Can the rules of comedy save your marriage?


Laughter— it makes you feel good, puts you in a better mood and can even boost your health. In fact some studies suggest a good chuckle can lower blood pressure and strengthen the immune system. But could laughter help a marriage in trouble?

Dr. Manny Alvarez, senior managing health editor of, recently sat down with Dani Klein Modisett, a comedian and author of “Take My Spouse Please,” to discuss how following the rules of comedy can keep marriages happy and thriving.

Modisett’s comedy-meets-marriage counseling idea came to her while she was reminiscing through a course book for a stand-up comedy class she had taught at the University of California, Los Angeles (UCLA) in 1999.

“When you’re a comedian people always say to you, ‘That’s the hardest thing in the world to do.’ But I personally was having a hard time in my marriage and thought, ‘No actually, I think maybe marriage is harder than stand-up,’” Modisett told “And I thought, ‘Well why don’t I look at that syllabus of that hardest thing that I taught and see if there’s anything applicable.’”

The comedic pro quickly discovered that every topic in her syllabus was relevant to marriage.

“Showing up, listening, the importance of timing, letting go of a bad night, surrounding yourself with other positive people, the element of surprise– it turns out, [it’s all] really important for staying in a happy, long-term marriage,” she said.

Showing up isn’t as simple as it sounds, Modisett noted. In her book she describes it as, “the low-fanfare task of just being there for each other.”

“If there’s an event that your spouse has to go to and you really don’t feel like it, you go, you show up. You show up for each other,” she said.

Throughout the book, Modisett shares personal stories from famous comedians, comedy writers and long-term spouses. One such couple, Joanne and Ralph Humphrey, explained how showing up can be as easy as holding your tongue when facing an in-law at a family event.

“I did this for my husband,” Joanne told Modisett in the book. “And he totally understood why I would never do this again and he probably loved me even more for just sitting there and not flipping the table over. I didn’t, because this was something he asked me to do for him. It wasn’t about me.”

Listening sounds like an obvious recommendation, but it’s not just about what you’re hearing, it’s about really taking in everything like a comedian takes in an audience, Modisett said.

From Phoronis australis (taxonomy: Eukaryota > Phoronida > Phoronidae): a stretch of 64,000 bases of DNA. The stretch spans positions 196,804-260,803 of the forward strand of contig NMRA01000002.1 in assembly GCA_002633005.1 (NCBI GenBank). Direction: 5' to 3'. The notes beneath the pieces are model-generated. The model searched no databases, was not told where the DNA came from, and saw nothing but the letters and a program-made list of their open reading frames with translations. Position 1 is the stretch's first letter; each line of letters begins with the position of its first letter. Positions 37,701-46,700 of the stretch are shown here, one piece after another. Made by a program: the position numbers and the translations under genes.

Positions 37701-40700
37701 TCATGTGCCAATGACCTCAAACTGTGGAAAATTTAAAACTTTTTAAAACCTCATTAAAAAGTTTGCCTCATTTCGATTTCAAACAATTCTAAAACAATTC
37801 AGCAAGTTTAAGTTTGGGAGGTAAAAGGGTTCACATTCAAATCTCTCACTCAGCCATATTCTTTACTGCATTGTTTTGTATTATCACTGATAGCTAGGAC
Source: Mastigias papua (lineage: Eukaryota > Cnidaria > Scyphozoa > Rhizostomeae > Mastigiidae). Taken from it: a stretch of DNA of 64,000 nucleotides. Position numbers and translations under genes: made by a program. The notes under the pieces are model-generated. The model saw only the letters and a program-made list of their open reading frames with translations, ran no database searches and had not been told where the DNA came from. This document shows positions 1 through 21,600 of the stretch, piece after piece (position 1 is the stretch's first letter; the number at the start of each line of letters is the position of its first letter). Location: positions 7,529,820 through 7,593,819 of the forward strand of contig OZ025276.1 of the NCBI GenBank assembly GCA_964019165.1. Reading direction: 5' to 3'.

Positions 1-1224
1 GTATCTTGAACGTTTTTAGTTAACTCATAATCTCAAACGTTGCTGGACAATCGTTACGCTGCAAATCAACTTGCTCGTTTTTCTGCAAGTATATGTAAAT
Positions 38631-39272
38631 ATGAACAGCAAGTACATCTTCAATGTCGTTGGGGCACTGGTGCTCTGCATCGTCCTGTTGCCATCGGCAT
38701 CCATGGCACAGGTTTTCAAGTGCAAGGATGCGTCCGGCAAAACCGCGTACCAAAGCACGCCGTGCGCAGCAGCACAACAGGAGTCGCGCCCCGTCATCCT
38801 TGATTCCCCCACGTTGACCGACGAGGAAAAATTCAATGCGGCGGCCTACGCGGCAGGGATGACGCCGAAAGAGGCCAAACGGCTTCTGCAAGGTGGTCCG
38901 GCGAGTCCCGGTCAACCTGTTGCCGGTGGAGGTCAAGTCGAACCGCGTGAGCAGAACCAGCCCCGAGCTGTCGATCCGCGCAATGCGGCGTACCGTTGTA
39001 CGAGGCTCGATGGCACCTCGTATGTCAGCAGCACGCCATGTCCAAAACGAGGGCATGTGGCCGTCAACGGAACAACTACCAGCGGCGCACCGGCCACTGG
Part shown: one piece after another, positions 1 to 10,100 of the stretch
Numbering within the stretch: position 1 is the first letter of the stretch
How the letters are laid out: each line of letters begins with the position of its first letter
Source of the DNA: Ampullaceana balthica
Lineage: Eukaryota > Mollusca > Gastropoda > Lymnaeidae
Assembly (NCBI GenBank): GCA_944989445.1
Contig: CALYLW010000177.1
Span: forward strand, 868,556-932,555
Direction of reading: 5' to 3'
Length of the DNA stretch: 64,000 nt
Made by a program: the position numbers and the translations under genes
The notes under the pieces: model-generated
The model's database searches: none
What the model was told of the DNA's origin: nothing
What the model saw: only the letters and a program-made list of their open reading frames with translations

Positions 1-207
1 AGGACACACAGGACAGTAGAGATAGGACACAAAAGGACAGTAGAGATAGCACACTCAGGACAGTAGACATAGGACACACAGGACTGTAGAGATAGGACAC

“[It’s important] just to be there, but if I’m on my phone and I’m distracted, and kind of swatting you away, that’s not being there, and that’s not listening,” she said. “It can be as simple as like– put your phone down. Talk and listen, take each other in.”

For many couples, one of the most difficult rules to follow is to have sex regularly.

“I say that sex is to a marriage what jokes are to an audience, without it everybody gets restless,” she said.

Modisett further explains that married people also like new material, just like long-term comedy fans get excited about fresh jokes. One way to shake things up is to laugh together.

“If you ever read through personals ads, or any of the eHarmony [ads], it’s all, ‘I want a man who makes me laugh’ and the reason is because you figure if a man can move you to laughter, you start to think as a woman, ‘Hmm, I wonder how else he can move me?’ It’s sexy. It’s a turn on,” Modisett said.

Another benefit of bringing more humor into your marriage is how it can help diffuse fights and arguments.

“The most important thing I learned is that you don’t have to say the first thing that you think in a marriage,” Modisett said. “Lou Schneider, who’s a comedy writer I interviewed for the book said, ‘You know you’ll never regret what you didn’t say, but you might regret what you said.’ So in your marriage, be able to just have a pause and ask yourself, ‘Do I really need to say this? And do I need to say it right now?’”

For more information on Modisett and her book visit